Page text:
Progress continues to be made
This past Wednesday, I delivered my 2018 tentative budget for Chautauqua County.
When I first began my term as county executive in 2014, we were faced with uncertainty. We had job losses from businesses owned by corporations outside of the county and like most of the nation, we were struggling with the drug epidemic. We needed regional infrastructure development projects to better serve our residents, we were faced with the uncertainty of the NRG plant in Dunkirk, and we were proposing the privatization of the Chautauqua County Home. We were also faced with critical financial decisions.
In 2014, Chautauqua County had a tax levy of $64.2 million and a full valuation of $6.8 billion. We also had 1,351 government employees, a property tax rate of $9.17 per $1,000 of assessed valuation, and a stagnant sales tax rate of 7.5 percent. We also had a depleting fund balance as the county’s structural deficit for the prior eight years was plugged with budget cuts and the use of reserves.
This left us with difficult options when it came time to develop my 2015 budget. We didn’t have enough reserves to plug future gaps and making deeper cuts to our delivery of services would be extremely difficult. At that time, we could have raised our property taxes to plug the $7.5 million deficit, but that would have only driven more businesses and property owners away. We also had the option of returning our sales tax rate to 8 percent to help bridge the gap, but an increase was not supported by our New York state legislators for 2015.
Despite these adversities our county faced, today we are experiencing a county that is on the move and thriving. We have businesses expanding and bringing more jobs to the area and we are ensuring treatment services are available for those struggling with addiction. We are creating economic development opportunities through regional infrastructure projects such as the establishment of the North Chautauqua County Water District, which will soon be breaking ground. We are ecstatic that NRG will be repowering its facility and we are growing our tourism sector with waterfront development and more hotels, national attractions and best-in-class destination events.
In late 2014, I established a Deficit Reduction Commission, which gave us short term and long term options for tackling our structural deficit and moving our county to a solid fiscal foundation with a five-year plan. We privatized the Chautauqua County Home and we raised our sales tax rate to 8 percent so county visitors would be contributing more to our tax base. I also established a Regional Solutions Commission in 2016. This commission has been crucial in assisting our local municipalities in exploring merger, consolidation or shared services options; helping us meet the state’s shared services initiatives; and moving the county forward as we are now in the running for a $20 million Municipal Consolidation and Efficiency Competition grant to help finance our county-wide consolidation and shared services projects.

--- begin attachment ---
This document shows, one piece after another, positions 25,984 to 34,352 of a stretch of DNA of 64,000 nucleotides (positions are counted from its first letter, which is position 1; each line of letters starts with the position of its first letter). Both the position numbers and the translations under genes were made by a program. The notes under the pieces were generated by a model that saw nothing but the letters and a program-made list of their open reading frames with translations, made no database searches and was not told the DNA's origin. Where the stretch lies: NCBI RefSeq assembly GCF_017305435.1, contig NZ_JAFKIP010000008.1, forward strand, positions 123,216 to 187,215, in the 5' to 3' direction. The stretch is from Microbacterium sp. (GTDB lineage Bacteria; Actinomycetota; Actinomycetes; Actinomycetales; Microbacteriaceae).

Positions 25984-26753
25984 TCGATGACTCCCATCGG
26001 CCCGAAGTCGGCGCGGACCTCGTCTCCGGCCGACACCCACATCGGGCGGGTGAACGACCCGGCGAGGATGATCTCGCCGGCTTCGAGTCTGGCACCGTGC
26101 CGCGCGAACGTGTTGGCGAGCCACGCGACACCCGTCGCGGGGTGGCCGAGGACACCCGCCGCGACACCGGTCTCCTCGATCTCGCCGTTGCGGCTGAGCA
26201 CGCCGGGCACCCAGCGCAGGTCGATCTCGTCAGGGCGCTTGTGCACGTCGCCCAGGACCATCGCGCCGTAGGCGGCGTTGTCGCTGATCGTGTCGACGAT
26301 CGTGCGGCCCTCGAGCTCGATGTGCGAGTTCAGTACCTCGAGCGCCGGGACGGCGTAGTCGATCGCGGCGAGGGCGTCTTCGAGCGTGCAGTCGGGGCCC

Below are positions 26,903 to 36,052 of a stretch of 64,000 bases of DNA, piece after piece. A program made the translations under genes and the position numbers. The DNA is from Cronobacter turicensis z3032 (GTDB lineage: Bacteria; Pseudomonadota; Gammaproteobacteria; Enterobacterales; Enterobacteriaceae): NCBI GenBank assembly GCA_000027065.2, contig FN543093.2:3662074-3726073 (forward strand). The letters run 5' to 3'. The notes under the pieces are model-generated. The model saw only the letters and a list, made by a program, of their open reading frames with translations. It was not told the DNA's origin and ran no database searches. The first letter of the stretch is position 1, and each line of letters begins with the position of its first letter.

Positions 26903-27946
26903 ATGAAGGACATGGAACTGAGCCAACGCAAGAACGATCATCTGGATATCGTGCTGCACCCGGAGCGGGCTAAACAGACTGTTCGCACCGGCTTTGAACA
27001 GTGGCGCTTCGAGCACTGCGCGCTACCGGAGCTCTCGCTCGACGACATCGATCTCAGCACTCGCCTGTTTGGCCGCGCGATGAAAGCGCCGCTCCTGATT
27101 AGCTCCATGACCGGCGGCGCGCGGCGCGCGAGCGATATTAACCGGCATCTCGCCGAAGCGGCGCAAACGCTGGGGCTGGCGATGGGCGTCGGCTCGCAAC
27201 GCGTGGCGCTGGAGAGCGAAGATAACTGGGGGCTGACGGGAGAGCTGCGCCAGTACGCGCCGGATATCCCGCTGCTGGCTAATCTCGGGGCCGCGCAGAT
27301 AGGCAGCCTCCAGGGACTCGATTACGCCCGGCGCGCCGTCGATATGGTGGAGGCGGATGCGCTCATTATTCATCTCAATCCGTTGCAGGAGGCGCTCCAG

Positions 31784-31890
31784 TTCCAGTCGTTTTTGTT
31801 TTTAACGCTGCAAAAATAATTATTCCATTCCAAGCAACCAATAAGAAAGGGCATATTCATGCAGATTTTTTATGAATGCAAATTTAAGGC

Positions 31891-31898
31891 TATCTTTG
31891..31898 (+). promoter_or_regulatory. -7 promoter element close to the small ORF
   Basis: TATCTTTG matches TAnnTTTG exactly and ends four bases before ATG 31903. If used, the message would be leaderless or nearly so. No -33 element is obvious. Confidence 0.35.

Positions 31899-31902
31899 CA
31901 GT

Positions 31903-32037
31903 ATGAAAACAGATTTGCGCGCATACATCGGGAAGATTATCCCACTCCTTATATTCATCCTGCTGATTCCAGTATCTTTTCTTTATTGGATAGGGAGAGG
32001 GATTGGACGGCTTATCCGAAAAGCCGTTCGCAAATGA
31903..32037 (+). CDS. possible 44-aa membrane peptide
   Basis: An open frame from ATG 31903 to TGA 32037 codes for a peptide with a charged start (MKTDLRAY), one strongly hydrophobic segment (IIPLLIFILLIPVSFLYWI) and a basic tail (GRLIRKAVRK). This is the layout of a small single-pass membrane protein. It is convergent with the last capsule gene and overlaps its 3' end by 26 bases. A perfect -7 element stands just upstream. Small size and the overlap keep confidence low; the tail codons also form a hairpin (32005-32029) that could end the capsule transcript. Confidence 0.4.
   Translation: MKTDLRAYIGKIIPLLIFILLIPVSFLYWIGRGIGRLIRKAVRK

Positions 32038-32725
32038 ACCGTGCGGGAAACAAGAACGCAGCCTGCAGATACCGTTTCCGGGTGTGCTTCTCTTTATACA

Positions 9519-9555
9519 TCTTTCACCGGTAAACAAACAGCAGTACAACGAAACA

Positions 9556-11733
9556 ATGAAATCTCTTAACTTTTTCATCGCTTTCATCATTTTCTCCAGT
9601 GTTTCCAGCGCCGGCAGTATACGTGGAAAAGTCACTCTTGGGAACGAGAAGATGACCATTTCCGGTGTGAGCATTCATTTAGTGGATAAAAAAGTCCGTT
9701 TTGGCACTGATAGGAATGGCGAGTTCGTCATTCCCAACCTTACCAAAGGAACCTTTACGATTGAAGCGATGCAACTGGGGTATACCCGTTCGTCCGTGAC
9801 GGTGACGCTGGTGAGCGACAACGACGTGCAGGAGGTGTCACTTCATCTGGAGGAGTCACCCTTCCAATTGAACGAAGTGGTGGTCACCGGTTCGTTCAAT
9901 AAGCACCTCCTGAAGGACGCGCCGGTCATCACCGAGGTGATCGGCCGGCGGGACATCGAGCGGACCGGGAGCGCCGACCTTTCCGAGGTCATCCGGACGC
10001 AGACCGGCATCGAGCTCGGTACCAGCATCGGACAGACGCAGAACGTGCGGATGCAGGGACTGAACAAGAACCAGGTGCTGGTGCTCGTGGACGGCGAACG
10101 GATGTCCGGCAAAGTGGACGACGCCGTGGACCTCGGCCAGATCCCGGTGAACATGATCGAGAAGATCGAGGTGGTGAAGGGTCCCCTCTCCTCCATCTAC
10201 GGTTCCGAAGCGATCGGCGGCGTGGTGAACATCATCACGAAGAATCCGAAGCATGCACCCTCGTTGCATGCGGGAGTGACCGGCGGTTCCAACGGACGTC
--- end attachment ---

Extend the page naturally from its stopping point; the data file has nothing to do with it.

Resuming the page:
So where does this leave us for next year? In 2018, Chautauqua County will have a full valuation of $7.2 billion. In my 2018 tentative budget, we would have a tax levy of $62 million, 1,246 government employees, and a property tax rate of $8.58 per $1,000 of assessed valuation. Even though my proposed property tax rate is a 10 cents per thousand increase from last year, over the past four years that I have been your county executive, we have successfully driven down the county’s property tax rate to a point where we are now 23 cents less than the average of all 14 counties in Western New York. What is even more important is that our fiscal discipline and careful planning enables us to look out to the year 2022 and see stable low property tax rates with a solid unobligated fund balance sufficient to maintain our A+ credit rating.
Our investment priorities for 2018 are built on the four tenets of public safety, infrastructure, environment, and health care. We strengthened our countywide paramedic emergency medical response team and we are enhancing staffing at our countywide 911 dispatch center. We will maintain strong funding for our highways, bridges, and heavy equipment. In addition, we are working to complete the sewer system around the lake and boosting funding for the management of in-lake vegetation to address Chautauqua Lake’s weed problem. We also added staff to ensure same day access to our mental hygiene outpatient clinics and we will ensure our veterans receive access to PTSD peer support and transportation to area veteran health care facilities.
It is now clear the incredible work of our economic development team is delivering job growth across all sectors of our economy from tourism and hospitality to manufacturing and agriculture. During my final three months as your county executive, I will continue to work hard promoting economic development, job creation, and regional solutions.
Chautauqua County is on the move and this is a great time to be at the wheel. Hear the buzz; spread the word; Chautauqua County is the place to be!
You can view my full tentative budget presentation at: www.co.chautauqua.ny.us/186/County-Executive
Vince Horrigan is the Chautauqua County executive.